chinese dreams interpretation
- Chinese President Xi Jinping says the country must pursue the Chinese Dream
- Question remains, what is the Chinese Dream and is it attainable?
- Beijingers tell us they dream of buying a house, to work closer to home and have medical care
- Xi's dream is about keeping the economy growing to bring more wealth to citizens
From the "Three Represents" to the "Harmonious Society, " Beijing has long been fond of clunky political slogans.
But the "Chinese Dream, " widely considered as the governing catchphrase of Chinese President Xi Jinping, has a decidedly more captivating ring.
Xi started using the expression even before he took office. "The great revival of the Chinese nation is the greatest Chinese Dream, " he said in November last year.
And in March, in his keynote speech to the National People's Congress soon after his formal appointment as president, Xi said: "We must make persistent efforts, press ahead with indomitable will, continue to push forward the great cause of socialism with Chinese characteristics, and strive to achieve the Chinese Dream of great rejuvenation of the Chinese nation."
But what does that really mean?
"I think what this means is that China wants to create a more egalitarian society, " says Jing Ulrich, JPMorgan's managing director and chairman of global markets, China. "We have a lot of people in the last 20 years who have gotten extraordinarily wealthy. But lots of people have been left behind. So I think this means that we need to improve the income of the lower segments of society, not just creating an elite."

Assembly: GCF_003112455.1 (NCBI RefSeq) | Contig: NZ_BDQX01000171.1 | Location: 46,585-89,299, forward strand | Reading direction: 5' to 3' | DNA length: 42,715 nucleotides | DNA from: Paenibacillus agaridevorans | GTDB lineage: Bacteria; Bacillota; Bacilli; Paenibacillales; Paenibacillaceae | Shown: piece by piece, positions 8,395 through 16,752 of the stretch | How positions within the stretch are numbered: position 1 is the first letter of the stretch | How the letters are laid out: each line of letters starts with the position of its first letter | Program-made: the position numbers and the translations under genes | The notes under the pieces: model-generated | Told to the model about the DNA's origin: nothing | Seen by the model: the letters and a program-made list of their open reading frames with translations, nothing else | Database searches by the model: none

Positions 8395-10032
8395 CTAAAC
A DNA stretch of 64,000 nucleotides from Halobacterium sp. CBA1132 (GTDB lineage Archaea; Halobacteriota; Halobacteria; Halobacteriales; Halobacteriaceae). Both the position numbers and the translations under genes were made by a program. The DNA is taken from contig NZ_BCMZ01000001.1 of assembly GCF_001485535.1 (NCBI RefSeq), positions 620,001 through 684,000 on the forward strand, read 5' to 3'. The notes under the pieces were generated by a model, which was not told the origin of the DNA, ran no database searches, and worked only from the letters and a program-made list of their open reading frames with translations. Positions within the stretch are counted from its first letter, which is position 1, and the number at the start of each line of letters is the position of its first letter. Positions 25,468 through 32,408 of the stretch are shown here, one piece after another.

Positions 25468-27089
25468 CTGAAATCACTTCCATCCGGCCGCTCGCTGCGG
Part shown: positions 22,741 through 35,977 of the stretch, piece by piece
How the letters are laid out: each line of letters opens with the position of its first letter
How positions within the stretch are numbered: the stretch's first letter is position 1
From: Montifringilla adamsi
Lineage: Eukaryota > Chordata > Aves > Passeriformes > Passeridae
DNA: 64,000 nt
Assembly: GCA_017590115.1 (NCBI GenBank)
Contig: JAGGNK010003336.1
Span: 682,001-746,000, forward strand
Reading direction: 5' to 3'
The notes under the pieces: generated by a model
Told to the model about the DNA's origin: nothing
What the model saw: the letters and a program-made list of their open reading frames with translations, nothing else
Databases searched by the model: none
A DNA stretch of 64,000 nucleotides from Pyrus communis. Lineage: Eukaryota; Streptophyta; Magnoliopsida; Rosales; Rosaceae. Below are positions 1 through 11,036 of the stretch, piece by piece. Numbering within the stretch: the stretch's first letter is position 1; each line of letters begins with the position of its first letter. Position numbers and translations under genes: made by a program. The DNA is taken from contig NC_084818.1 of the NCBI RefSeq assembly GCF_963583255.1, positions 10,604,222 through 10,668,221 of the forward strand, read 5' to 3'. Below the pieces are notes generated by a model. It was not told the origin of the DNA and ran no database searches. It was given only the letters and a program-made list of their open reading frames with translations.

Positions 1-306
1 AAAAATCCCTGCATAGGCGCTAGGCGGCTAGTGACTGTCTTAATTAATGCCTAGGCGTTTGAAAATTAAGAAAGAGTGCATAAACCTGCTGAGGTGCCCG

Along an old hutong alleyway in Beijing, we also approached a few Chinese citizens for their interpretation.
Li Lei, a 27-year-old makeup artist says: "For me, the Chinese Dream is to buy a house in Beijing and to settle down here."
Sarah Shi, a 25-year-old hostel receptionist, adds: "My dream is to have enough money to reunite with my family, and not having to travel so far away for jobs."
Meanwhile, 47-year-old shopkeeper Li Jianjie tells us his biggest dream is just having access to medical care.
For Xi, the Chinese Dream is to keep the economy growing. In the last three decades, China has lifted some 600 million people out of poverty. To continue to power ahead, China must reinvent itself from an export machine to a consumer economy.
That won't be easy.
"We cannot rely on investments, building a lot of infrastructure, factories, real estate... We have to really shift to a service-driven economy, " says Ulrich.
She adds: "Aspirational consumers are everywhere in China, but they need to feel more secure by the future so that they can save less and spend more."
Apart from building a strong social safety net, there are many more challenges for Beijing like cleaning up China's air and combating rampant corruption.